The second act takes place in Giulietta’s palace in Venice. Everything breathes joy and love. Both Niklas and Hoffmann are courting the beautiful lady. Niklas warns his friend against her, but Hoffmann only laughs at the idea that he is likely to love a courtesan. The latter is entirely in the hand of the wizard Dapertutto, who acts toward Hoffmann as an evil spirit under three different names in each of his three love affairs. Giulietta has already stolen for him the shadow of her former lover Schlemihl; now Dapertutto wounds her vanity by telling her that Hoffmann has spoken disdainfully of her, and makes her promise to win the young man’s love and by that means to make him give her his reflection from a looking glass.
She succeeds easily, and there ensues a charming love duet during which they are surprised by the jealous Schlemiel. Giulietta tells Hoffmann that her former lover has the key of her apartments in his pocket, she then departs leaving the two lovers and Dapertutto alone. When Hoffmann peremptorily demands the key from Schlemihl the latter refuses to give it up. The result is a duel, for which Dapertutto offers Hoffmann his sword.
After a few passes Schlemihl is killed and Dapertutto disappears. A few moments afterward Giulietta’s gondola passes before the balcony and Hoffmann sees her leaning on Dapertutto’s arm singing a mocking farewell to the poor deserted lover.
The third act takes place in Rath Krespel’s house. His daughter Antonia has inherited her mother’s gift of a beautiful voice, but also her tendency to consumption. The greatest joy of her life is singing, which, however, her father has forbidden, knowing this exertion to be fatal to his darling.
She is engaged to be married to Hoffmann, but Krespel is averse to the marriage, seeing in it another danger for his daughter’s health, as Hoffmann is musical and encourages Antonia to sing. Krespel has forbidden his servant Franz to let anybody see Antonia while he goes out of the house, but Franz, who is very deaf, misunderstands his master’s orders and joyously welcomes his mistress’s suitor. A delicate love scene follows, during which Antonia shows her lover that her voice is as fine as ever. When they hear Krespel returning, Antonia retires to her own room, but Hoffmann hides himself in an alcove, determined to learn why Antonia is so closely hidden from the world.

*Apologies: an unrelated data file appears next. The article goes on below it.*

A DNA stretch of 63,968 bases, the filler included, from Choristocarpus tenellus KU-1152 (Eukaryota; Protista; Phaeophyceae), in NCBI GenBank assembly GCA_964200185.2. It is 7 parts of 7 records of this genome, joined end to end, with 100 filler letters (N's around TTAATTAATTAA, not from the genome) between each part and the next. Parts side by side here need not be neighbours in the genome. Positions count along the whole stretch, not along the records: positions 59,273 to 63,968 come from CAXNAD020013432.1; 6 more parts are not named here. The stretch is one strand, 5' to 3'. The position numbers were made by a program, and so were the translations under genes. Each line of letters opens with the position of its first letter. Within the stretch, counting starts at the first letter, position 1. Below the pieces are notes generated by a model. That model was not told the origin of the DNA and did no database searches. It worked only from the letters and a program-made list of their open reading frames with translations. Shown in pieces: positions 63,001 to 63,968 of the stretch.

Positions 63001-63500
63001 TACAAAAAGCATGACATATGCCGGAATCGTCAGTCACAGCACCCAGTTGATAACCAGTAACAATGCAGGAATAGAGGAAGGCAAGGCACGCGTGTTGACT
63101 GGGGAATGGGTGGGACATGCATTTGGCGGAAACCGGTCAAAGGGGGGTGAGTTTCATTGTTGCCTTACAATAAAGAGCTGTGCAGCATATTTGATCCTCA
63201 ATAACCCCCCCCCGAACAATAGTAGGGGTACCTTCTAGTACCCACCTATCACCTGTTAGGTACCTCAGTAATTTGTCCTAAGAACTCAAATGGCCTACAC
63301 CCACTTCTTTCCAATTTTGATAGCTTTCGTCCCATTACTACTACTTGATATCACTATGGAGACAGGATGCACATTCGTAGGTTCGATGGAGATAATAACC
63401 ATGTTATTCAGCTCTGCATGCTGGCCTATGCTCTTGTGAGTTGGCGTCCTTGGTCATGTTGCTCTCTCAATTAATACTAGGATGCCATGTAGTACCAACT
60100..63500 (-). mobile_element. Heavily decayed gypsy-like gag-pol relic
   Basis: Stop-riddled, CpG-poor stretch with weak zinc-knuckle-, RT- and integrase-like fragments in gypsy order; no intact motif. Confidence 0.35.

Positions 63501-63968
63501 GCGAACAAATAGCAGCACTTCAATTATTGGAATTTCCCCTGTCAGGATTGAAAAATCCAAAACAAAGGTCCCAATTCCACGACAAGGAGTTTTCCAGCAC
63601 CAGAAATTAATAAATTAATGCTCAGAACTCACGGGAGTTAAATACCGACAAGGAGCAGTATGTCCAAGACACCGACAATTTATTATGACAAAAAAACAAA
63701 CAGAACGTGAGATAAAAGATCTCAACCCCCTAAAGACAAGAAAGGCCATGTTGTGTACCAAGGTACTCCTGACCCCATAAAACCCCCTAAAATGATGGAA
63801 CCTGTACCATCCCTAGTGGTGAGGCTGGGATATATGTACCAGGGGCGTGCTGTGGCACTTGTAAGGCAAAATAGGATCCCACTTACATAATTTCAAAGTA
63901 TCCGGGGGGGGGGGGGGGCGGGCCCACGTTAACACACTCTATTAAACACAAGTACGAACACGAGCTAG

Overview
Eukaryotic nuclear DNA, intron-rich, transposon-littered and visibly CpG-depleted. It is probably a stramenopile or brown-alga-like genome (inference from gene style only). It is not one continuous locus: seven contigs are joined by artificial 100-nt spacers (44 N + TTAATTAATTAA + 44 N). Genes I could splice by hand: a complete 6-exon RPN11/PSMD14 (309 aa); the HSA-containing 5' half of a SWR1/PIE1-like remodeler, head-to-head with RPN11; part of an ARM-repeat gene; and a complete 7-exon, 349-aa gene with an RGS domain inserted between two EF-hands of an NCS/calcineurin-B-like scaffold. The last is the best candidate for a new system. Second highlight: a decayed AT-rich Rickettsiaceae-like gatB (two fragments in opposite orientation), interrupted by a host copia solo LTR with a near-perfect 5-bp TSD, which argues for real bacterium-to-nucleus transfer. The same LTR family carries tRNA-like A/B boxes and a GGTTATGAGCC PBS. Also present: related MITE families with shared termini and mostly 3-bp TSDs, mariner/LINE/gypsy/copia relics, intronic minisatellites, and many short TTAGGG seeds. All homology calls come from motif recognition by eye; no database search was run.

Immediately after the father’s return Doctor Mirakel enters. Krespel is mortally afraid of this mysterious man, as he believes him to have killed his wife with drugs, and that now he aims at his daughter’s life.
This Mirakel is a demon who acts as in the two former instances as Hoffmann’s evil genius. From the conversation of the two men Hoffmann learns the secret of his bride’s dangerous inheritance, and when Mirakel has at last been driven out of the room and Krespel has left it too, the lovers both come back again. Hoffmann by earnest entreaty succeeds in gaining Antonia’s promise never to sing any more. But when he has left, Mirakel returns and by invoking the spirit of her mother he goads her on to break her promise. She begins to sing and he urges her on, until she sinks back exhausted. It is thus that her father and her lover find her, and after a few sweet words of farewell she dies in their arms.
The epilogue takes us back to Luther’s cellar, where Hoffmann’s companions are still sitting over their punch, the steam of which forms clouds over their heads, while they thank their poor, heart broken friend for his three stories with ringing cheers.